Life is full of risks.
Many have esoteric names. Like longevity risk, the risk of living longer than your money. Or credit and maturity risk in bonds. Then there’s manager risk, sector risk, market risk and country risk in equities.
When you put it all together, there’s portfolio risk--- the odds our financial assets will lose value over some period of time.
All these risk measures have one thing in common: They put people to sleep.
They do this because they are abstractions, geeky stuff that’s useful for decision makers who manage money. A bit like intense discussions of tire tread design or cookware construction, the technical risk measures are useful for those in the trade, but less than fascinating to normal human beings. Even longevity risk, the primary worry of boomers approaching retirement , seldom gets beyond dark humor about cat foot diets.
So I’d like to introduce another measure.
Laurence J. Kotlikoff, a professor of economics at Boston University, calls it Living Standard Risk. It is the probability (and amount) our living standard can decline over periods of time. The risk we face depends on our total resources--- things like our home ownership, Social Security, investments, and possible pensions.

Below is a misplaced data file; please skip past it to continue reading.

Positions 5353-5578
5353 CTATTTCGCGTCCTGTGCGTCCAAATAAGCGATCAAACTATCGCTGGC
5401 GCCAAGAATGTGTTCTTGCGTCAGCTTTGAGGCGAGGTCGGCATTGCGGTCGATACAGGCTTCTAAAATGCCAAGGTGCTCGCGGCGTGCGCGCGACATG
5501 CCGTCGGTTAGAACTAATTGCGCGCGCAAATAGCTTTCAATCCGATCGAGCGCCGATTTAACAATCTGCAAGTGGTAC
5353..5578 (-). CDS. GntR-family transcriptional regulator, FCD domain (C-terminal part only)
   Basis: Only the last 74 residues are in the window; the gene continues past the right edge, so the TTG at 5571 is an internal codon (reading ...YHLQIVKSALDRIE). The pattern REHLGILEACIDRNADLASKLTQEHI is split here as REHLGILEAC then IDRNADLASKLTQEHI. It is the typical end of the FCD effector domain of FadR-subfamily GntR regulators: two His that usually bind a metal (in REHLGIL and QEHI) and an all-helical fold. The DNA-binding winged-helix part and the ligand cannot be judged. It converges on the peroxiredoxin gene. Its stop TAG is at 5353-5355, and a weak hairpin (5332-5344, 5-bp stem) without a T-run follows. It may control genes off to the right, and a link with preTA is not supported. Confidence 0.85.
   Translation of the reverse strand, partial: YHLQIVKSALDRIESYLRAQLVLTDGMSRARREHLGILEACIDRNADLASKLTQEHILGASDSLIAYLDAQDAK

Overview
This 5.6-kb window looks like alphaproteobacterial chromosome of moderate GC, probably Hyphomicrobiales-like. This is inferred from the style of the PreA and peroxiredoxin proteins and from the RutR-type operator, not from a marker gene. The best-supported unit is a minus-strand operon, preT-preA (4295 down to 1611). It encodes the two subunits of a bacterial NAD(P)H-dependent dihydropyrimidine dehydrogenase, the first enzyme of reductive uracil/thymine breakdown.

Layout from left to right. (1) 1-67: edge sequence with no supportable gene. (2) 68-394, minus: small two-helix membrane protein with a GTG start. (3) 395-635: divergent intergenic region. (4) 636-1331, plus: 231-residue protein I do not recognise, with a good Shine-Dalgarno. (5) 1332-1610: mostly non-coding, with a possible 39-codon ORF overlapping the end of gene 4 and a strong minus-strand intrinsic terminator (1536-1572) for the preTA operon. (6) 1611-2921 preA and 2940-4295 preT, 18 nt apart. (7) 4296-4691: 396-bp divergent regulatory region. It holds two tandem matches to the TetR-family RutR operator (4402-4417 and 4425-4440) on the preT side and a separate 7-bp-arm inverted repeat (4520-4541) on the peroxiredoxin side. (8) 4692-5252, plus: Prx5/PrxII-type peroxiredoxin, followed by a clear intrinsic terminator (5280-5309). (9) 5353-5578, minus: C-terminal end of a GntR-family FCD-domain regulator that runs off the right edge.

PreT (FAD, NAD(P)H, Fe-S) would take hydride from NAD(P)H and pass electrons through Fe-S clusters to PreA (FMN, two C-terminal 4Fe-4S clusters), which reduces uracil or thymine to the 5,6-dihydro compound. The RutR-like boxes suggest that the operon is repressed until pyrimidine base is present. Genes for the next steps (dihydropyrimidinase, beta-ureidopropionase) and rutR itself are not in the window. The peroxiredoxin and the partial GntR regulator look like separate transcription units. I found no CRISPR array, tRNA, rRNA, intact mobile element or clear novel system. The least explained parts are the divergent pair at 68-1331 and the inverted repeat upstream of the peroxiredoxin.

You’ll be hearing a lot more about this risk measure, and soon, because using it produces very surprising rules for investing. One is a big reversal: The poor should invest in stocks. The affluent should be more cautious.
To understand, let’s compare two retired couples. The Affluents have a $5 million investment portfolio, a home with a large mortgage, and Social Security benefits. The Scrapers have not been so fortunate. Like the Affluents, they have Social Security benefits. They own their home outright. But their portfolio is only $50,000.
The conventional wisdom says the Scrapers should be cautious CD buyers. The Affluents, on the other hand, should own lots of stock. In fact, nearly the reverse is true. The Scrapers can afford the risk of stocks because their investments contribute only a small part of their standard of living. Most of their living standard comes from their Social Security benefits, the fact that they own rather than rent, and that they have no debt to service.
The Affluents, on the other hand, need to worry about the risk of equities because most of their standard of living comes from their investments. Worse, they need to service their mortgage debt with income from their investment portfolio. If they suffer big market losses--- as in the 2000 to 2002 bear market--- their standard of living would be permanently reduced.
For the Affluents, the riskless benchmark is the lifetime income they could get from a portfolio 100 percent invested in Treasury Inflation Protected Securities, otherwise known as TIPS. Recently, these were yielding about 2.3 percent over the rate of inflation. That’s an income of $115,000 a year. It’s also about half the spending rate commonly suggested by financial planners.
The Affluents, in other words, enjoy a higher income because they are taking the risk of investing in equities. That means their standard of living could fall much further than the Scrapers.
Bottom line: The greater your wealth, the more you should consider risk.
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